More Inversion of Control

Followup to Darren’s post about Sam’s posts and my post. If you’re not interested in the detail, skip to the simple rules at the bottom.

Darren says:

The reason GameFactory needs all that stuff is because it is presumably going to pass it down to the Game objects it creates. That is fine, and 5 parameters in a constructor isn’t setting off any code-smell alarms for me. I wouldn’t do it that way however. For a start, I question the need for a factory. Presumably somewhere there is a UI showing a list of possible games waiting for the player to choose one. I see no benefit in having an abstract factory when what I want to do in response to a user clicking ‘Tetris’ is a new TetrisGame(). The indirection of the factory is just getting in the way.

If that were true, I’d do it that way too – but most of the time while I’m developing, what I actually want my factory to produce is a MockTetrisGame.

Darren says:

However, injecting a Timer is not what I would do. What the game object really wants is for something else to tell it when time has passed. Something external.

With respect to the Timer class I mentioned, I hadn’t intended it to be a java.whatever.Timer, but an interface representing some timing mechanism. Bad naming; sorry. For a Tetris game, this would be the heartbeat which causes the shapes to fall, and is reset by the user moving the shape down. For a PacMan game, this would be the heartbeat which makes the ghosts move. In both cases this would be Mocked before it was ever implemented (at least, it would if you were doing TDD or BDD properly).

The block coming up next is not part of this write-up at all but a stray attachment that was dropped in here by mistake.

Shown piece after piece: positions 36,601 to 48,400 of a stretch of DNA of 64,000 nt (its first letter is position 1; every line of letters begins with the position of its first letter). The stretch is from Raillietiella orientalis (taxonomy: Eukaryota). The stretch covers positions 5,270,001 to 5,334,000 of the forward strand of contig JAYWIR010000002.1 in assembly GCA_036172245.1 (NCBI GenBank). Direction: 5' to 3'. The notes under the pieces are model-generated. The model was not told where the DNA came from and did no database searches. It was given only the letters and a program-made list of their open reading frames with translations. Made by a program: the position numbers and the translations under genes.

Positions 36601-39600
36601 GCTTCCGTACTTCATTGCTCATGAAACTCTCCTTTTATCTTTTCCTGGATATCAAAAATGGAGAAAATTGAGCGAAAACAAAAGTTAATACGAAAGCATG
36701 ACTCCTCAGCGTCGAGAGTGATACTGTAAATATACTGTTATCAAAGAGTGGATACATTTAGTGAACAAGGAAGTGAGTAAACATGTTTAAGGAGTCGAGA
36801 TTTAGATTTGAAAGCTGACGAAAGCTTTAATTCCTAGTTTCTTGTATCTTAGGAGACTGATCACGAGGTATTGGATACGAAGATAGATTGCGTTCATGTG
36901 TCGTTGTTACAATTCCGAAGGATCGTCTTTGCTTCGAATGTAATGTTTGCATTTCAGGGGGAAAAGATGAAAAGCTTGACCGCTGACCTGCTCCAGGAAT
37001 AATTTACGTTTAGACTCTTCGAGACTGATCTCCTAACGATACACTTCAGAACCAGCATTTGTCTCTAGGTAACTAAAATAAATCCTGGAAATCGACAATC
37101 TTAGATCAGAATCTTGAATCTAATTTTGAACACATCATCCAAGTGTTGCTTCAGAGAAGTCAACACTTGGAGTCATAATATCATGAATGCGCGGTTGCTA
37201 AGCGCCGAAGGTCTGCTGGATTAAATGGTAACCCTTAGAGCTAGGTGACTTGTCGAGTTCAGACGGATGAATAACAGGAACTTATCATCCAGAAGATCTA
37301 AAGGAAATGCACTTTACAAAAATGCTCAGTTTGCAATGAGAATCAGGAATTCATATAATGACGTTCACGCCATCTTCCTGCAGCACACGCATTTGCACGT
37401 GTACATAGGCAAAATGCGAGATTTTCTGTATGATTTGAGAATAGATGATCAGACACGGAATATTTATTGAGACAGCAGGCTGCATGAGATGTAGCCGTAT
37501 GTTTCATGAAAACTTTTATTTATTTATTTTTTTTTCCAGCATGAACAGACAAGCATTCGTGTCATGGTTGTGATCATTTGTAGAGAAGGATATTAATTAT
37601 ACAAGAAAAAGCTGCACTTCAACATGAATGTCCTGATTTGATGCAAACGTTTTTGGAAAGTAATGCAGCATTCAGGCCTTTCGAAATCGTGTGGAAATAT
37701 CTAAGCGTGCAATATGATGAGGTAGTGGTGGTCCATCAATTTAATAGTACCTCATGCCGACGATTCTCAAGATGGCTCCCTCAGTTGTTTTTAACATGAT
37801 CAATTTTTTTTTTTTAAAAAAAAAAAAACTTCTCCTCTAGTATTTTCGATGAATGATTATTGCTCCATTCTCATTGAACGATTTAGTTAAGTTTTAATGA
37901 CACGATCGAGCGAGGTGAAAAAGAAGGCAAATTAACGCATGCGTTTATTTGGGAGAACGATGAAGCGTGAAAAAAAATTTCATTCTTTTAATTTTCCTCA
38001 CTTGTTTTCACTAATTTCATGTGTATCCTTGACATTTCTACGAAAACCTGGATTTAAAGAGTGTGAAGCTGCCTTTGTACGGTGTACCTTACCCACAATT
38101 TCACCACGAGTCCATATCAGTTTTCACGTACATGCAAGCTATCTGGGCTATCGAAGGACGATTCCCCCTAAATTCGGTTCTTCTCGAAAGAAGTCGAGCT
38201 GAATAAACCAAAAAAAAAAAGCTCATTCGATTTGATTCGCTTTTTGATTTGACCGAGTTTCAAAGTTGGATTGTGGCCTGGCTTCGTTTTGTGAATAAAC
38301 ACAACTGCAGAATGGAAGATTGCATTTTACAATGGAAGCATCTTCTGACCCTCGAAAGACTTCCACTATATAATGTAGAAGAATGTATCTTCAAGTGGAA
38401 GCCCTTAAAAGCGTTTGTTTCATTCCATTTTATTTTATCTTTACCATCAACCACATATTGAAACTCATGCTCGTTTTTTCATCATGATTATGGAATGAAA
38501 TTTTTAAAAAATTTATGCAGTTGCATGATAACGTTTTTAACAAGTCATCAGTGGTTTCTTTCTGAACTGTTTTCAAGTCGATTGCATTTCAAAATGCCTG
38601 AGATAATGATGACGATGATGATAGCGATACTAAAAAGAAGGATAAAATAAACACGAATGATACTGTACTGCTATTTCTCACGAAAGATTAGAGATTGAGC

Yes; the game could have a TimeDependent interface – but it’s not really the Gamey main class or the GameFactory's responsibility to make the Game listen to the time. The Game responds to the user dropping the shape by asking the timer to reset. The timer, however, sends its events not to the game but to an event thread, so that you don’t get the slightly ugly situation in which a user presses “down” only to find that the timer’s “down” happens first, causing the shape to drop two spaces when you only wanted it to drop by one.

Oh, bother. I forgot to put the event mechanism in the constructor. Now I have to change all those constructors again…

Darren says:

You could do the same with Scorer. The game could expose a public TetrisScore basicScore() method, that a collaborator can call, and do its own post-processing on before showing it to the user.

Making the game responsible for calculating the score results in far too much code in the game. It isn’t the game’s responsibility to know that each line completed and removed is worth 10 points. So I created a Scorer class, which can listen to game events and make up its own mind about how many points to give to the user. Now I can decide to weight the score based on the size of the game board, and the Game doesn’t need to know about it.

Behaviour Driven Design is all about responsibilities, and thinking about how something ought to behave. I’ve used games as an example because everyone’s played them, and they’re very easy to visualize, but a little imagination should allow you to see how the complexities of a simple game could multiply for something like, say, a retail till application.

Anyway, here are some simple rules which I try to follow when coding:

  1. New objects shouldn’t be created outside of the main method or factories.
    You could create a helper class to take care of some of the responsibilities of a class that’s grown too big, it’s true – but how are you going to decide what responsibilities fall to each of the two classes without separate behaviour classes (commonly called “tests”) for each? To truly unit test or design a class, you have to mock out all of its tools. It also allows the tools to be configurable, like the Scorer above.